Cheney’s “peace” trip to Middle East prepares new wars

US Vice President Dick Cheney, during a trip to the Middle East aimed at consolidating Washington’s position in its ongoing wars of aggression and preparing new ones, gave vent Wednesday to his utter contempt for the will of the American people.

In the course of an extended interview with Cheney conducted in Oman, Martha Raddatz of ABC News noted, speaking of the Iraq war, “Two-thirds of Americans say it’s not worth fighting, and they’re looking at the value gain versus the cost in American lives, certainly, and Iraqi lives.”

The vice president replied, “So?”

Raddatz continued, “So—you don’t care what the American people think?” Cheney responded, “No, I think you cannot be blown off course by the fluctuations in the public opinion polls.”

These opinion polls have indicated massive opposition to the war within the US population, without significant fluctuation, for the past three years. The Republican Party lost control of Congress in 2006 largely because of this opposition. Cheney, an authoritarian politician, brushes all that aside.

Raddatz also noted that she had spoken with US troops Tuesday at the Balad air base in Iraq during a reception for Cheney. She explained that she had “asked people who they were supporting for president. Several said Barack Obama. I said, but he wants to get out of Iraq right away. And they said, that’s okay with me. These are the troops that you addressed yesterday themselves.”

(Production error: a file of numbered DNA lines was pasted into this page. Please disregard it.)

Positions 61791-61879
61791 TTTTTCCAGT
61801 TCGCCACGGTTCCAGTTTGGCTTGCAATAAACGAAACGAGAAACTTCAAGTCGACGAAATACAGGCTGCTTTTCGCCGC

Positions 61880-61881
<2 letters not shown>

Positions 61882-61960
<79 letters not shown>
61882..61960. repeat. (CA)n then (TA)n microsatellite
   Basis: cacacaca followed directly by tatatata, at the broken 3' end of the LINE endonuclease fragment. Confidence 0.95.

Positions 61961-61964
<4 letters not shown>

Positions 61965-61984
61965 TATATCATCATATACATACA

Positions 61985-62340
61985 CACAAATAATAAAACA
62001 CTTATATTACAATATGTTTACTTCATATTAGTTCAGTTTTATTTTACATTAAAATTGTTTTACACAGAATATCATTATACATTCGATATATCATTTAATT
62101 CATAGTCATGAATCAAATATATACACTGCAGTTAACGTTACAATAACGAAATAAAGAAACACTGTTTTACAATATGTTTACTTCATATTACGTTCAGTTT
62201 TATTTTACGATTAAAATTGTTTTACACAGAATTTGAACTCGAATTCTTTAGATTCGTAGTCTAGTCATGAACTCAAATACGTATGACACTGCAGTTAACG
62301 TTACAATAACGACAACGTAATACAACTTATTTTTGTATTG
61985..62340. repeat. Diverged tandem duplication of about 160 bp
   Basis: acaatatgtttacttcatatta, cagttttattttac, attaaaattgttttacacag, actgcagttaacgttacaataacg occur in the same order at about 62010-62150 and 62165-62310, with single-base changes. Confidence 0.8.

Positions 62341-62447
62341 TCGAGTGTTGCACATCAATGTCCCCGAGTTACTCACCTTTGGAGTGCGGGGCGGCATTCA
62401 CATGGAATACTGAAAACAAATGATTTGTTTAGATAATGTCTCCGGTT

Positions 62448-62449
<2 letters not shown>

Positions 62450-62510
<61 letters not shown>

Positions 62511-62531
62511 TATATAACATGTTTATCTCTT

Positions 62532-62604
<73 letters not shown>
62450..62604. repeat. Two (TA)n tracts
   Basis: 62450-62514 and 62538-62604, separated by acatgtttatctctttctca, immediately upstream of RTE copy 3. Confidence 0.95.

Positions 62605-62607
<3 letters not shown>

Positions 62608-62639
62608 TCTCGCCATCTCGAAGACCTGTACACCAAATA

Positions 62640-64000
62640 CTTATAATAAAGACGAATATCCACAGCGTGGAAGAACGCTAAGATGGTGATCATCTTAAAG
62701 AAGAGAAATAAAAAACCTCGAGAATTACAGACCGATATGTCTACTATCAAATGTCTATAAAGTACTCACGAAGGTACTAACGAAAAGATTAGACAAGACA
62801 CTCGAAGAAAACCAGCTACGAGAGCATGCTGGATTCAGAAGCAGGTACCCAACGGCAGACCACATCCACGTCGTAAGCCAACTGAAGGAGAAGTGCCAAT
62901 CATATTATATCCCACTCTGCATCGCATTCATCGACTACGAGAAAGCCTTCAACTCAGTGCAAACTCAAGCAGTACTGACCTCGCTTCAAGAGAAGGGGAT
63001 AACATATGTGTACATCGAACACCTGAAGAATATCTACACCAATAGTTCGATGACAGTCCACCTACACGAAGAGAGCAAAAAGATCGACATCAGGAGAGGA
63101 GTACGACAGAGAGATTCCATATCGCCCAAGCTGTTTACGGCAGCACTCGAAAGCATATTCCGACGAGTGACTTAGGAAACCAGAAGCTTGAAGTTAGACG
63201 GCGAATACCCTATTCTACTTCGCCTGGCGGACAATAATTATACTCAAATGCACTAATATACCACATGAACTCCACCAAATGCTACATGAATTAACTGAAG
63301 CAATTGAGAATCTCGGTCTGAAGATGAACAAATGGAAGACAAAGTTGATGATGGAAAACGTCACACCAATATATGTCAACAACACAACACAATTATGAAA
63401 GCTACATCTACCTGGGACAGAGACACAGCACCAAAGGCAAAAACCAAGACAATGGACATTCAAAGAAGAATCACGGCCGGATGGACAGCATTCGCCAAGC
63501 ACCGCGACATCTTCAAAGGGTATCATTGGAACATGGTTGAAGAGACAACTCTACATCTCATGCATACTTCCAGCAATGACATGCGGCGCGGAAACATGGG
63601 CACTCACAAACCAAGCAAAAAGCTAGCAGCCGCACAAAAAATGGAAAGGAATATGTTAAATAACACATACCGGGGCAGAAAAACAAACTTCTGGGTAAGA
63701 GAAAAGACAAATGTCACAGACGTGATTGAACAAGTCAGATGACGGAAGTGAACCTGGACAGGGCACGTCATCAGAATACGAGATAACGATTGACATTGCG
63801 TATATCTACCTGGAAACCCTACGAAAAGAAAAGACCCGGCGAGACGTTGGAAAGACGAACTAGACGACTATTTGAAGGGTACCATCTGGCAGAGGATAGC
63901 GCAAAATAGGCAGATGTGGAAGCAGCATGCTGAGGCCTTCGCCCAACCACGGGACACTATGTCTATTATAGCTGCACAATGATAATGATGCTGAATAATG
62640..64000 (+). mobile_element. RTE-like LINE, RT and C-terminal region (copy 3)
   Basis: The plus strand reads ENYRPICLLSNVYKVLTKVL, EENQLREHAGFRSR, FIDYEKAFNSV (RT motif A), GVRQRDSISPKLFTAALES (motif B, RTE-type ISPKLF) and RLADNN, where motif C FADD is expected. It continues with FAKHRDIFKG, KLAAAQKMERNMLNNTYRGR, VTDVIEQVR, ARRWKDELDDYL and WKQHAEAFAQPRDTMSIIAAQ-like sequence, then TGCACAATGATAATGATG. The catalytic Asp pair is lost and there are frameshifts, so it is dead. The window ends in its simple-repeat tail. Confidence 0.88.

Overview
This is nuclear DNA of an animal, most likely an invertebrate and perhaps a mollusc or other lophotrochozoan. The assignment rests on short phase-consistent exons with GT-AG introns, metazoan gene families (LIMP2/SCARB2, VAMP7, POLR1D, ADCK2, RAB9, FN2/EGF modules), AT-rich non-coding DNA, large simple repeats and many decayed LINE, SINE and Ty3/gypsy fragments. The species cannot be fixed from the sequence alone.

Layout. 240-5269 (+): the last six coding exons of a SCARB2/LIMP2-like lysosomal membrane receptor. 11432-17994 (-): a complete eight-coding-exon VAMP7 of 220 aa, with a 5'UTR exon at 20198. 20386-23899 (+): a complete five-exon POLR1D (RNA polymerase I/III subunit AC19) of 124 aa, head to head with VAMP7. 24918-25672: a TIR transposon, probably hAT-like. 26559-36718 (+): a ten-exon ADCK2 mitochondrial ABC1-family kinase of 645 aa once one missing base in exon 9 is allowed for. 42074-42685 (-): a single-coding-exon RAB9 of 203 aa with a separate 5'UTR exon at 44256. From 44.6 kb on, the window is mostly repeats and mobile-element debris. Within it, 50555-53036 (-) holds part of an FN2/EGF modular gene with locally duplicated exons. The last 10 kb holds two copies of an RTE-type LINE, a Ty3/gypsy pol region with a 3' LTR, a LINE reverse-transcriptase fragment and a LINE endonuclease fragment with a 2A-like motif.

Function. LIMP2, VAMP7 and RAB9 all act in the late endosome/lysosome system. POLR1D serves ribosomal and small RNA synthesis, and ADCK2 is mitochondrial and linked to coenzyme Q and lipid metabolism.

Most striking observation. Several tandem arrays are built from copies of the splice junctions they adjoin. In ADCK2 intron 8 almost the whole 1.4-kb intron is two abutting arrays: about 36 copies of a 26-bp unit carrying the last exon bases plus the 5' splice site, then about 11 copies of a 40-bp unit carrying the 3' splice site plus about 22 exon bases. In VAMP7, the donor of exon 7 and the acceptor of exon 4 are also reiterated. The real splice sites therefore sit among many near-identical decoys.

Cheney responded, “What’s the question?”

“Any reaction to that?” “No.”

Raddatz went on, “It doesn’t bother you that some of the troops themselves want to get out of there?” To which Cheney replied, “They’re a broad cross section of America. I think they’ve overwhelmingly supported the mission. Every single one of them is a volunteer.”

Cheney’s remarks reveal the outlook of an antidemocratic and out of control regime. The Bush administration feels free to flout public opinion, and boast about it, counting on the complicity of the Democrats in Congress, who will do nothing to stop the war.

The vice president’s current visit to the Middle East, according to a Washington Post columnist, involves “bending people to his will” on a number of critical questions, including an Iraqi oil law that would benefit the petroleum giants and, most importantly, drumming up support for a US attack on Iran.

The 10-day tour of the region includes scheduled stops in Oman, Saudi Arabia, Israel, the Occupied Territories and Turkey. In addition, the vice president has made surprise visits to Iraq and Afghanistan.

As befits an individual identified with covert operations and secret government, Cheney’s visit to the volatile region has involved a number of cloak and dagger maneuvers. The first announced stop on the vice president’s excursion was the Sultanate of Oman. However, Sunday night, his airplane, Air Force Two, parked on a runway in London and Cheney transferred to a C-17 for the remainder of a surprise trip to Baghdad.